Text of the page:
Milnerton Flea Market
set against the magnificent Table Mountain
Sprawled across a dusty plot along the R27 in Paarden Eiland, a mish mash of gazebos, vehicles and trailers order themselves in rows displaying objects of the sort that reflect an organised chaos- the Milnerton Flea Market has been in existence for over 15 years. Previously at different quarters, the traders have become a familiar sight each Saturday and Sunday, as cars stream in both directions toward Table View or the city centre.
In fact, if you’re travelling past Paarden Eiland on a Friday or Saturday night, like we often do, you’re bound to see the silhouette of vehicles camped out in the parking lot adjacent to the market, packed to the rafters with goods or attached to weary looking trailers. We’ve often wondered why they do. To secure a spot? Perhaps many traders have no permanent permits or drive to the market from afar. I’ve never found out the reason.
By daylight we often travel past the flea market on a Saturday morning and the line my husband and I exchange between ourselves is, “We MUST stop by here someday”. It was a joke we shared for years, because despite saying it so often we never seemed to have a moment to do so.
That spell was broken about a month ago, when we pulled into the parking lot on a hot Sunday afternoon, and faced the most incredible sight. Rows of old toys, mismatched crockery and cutlery, baskets of hardware and a biltong stand were conveniently arranged against the background of majestic Table Mountain, the city’s crowing glory. I had to smile at the contrast.
the weird and the wonderful
What you’ll find
As maintained on the trader’s web site, this is a flea market, one of Cape Town’s very few, so expect unwanted odds and ends, garage sale specials, groceries and toiletries (fake/ counterfeit, who’s to know), buckets of cutlery with no partners, Reader’s Digest compilations (remember those), potted plants, household cleaning products and an array of fast food from pancakes to sandwiches and hot dogs.
If you’re looking for crafts or heirloom tomatoes, this isn’t the market you’re after. If however, you’re willing to kneel with the crowds and dig through piles of stuff, you may just unearth a rare gem- the value of which may not be known even to the trader.
I’m told that if you’re after specific items (crockery, pots, special tools) go early, as these are snapped up with the worms.
Haggling- make me a better price.
For smaller items, I would advise that you not haggle (though South African market culture is usually tolerant of bargaining), only because these items are already so well- priced and these folk need to make a living. I could not believe that hidden in a tumble of kitchen goods, lay a Swedish cheese grater similar to the one that I had purchased earlier this year in an antique store in a small town for 4 times the price! I wanted to tell the trader that he needed to mark his goods up.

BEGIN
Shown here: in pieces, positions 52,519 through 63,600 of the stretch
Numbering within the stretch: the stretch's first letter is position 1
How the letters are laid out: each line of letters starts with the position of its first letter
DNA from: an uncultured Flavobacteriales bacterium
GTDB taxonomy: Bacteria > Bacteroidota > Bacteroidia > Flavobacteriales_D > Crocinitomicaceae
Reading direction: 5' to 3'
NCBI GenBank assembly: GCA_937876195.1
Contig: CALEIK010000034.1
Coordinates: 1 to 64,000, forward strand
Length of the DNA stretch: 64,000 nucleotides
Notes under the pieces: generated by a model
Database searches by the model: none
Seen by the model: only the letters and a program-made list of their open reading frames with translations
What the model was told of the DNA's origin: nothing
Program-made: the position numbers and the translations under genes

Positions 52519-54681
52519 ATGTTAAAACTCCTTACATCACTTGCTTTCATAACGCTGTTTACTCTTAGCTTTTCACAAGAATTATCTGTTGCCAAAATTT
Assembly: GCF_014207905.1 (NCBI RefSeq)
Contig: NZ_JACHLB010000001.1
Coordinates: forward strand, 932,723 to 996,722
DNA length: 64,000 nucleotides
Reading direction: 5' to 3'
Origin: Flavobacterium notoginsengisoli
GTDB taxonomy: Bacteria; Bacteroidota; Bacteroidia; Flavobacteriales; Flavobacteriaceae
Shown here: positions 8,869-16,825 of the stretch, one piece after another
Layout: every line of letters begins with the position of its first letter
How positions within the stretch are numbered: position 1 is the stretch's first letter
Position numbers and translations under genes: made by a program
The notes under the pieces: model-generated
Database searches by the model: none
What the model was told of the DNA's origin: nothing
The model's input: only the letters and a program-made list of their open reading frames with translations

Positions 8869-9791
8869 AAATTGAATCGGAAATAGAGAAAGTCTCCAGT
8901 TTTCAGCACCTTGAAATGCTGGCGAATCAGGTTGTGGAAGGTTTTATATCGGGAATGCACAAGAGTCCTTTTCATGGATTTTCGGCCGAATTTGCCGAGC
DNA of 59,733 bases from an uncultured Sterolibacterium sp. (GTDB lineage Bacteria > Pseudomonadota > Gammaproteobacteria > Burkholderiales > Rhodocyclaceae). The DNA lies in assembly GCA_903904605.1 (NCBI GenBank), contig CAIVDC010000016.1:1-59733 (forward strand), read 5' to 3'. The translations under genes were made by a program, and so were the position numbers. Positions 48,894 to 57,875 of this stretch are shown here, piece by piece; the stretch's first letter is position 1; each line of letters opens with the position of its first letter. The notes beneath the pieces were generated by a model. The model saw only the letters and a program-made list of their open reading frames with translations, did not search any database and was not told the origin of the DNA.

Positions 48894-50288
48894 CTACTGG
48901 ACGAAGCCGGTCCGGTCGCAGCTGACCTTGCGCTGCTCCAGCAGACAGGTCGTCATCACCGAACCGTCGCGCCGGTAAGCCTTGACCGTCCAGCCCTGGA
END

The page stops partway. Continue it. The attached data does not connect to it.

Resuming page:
trash or treasure
A case of the Blues
I found a few items I’ve been after for years for a song but the market was not my husband’s scene- I think he was glad we had a time limit and needed to be at a friend’s. It’s not the business or bric-a-brac nature of the market, so much as a sense of sadness that permeates it. It’s the idea of rubbish that we’d send for recycling that others are selling, albeit quite cheaply, but probably to make ends meet. It’s the middle aged woman smiling, but staring through us, her table displaying a broken house phone, a pile of books, a few sets of keys and two chipped ornaments.
Having said that, the market provides the opportunity for these traders, permanent and temporary to make a living.
Will you go?
My advice would be, have a strong cup of coffee and have a go at unearthing some treasures to re-home or re-purpose and support these colourful locals. Photographer Dave Southwood has dedicated 10 years to capturing these folk in loving and respectfully taken photographs, now available for sale in his book entitled Milnerton Market. I anticipate that in years to come, this work will be regarded the historical reference for the life and times of the people who make the market what it is.
Sam Woulidge, writer and blogger at Confessions of a Hungry Woman has written lovingly about her fondness of the market and it’s star pancake maker- you can read her beautiful post here .
I’m taking a gaggle of friends with on the next visit, so if the coffee wears out and the Blues kick in, I’ll have the wherewithal to keep searching for that perfect enamel prop plate.
For other interesting pictures of the market folk, visit Christoph Lenz’s flickr stream.
Where: R27, Marine Drive, Paarden Eiland
When: Sat & Sun 7 am till 4 pm
Contact: email@example.com (the secretary)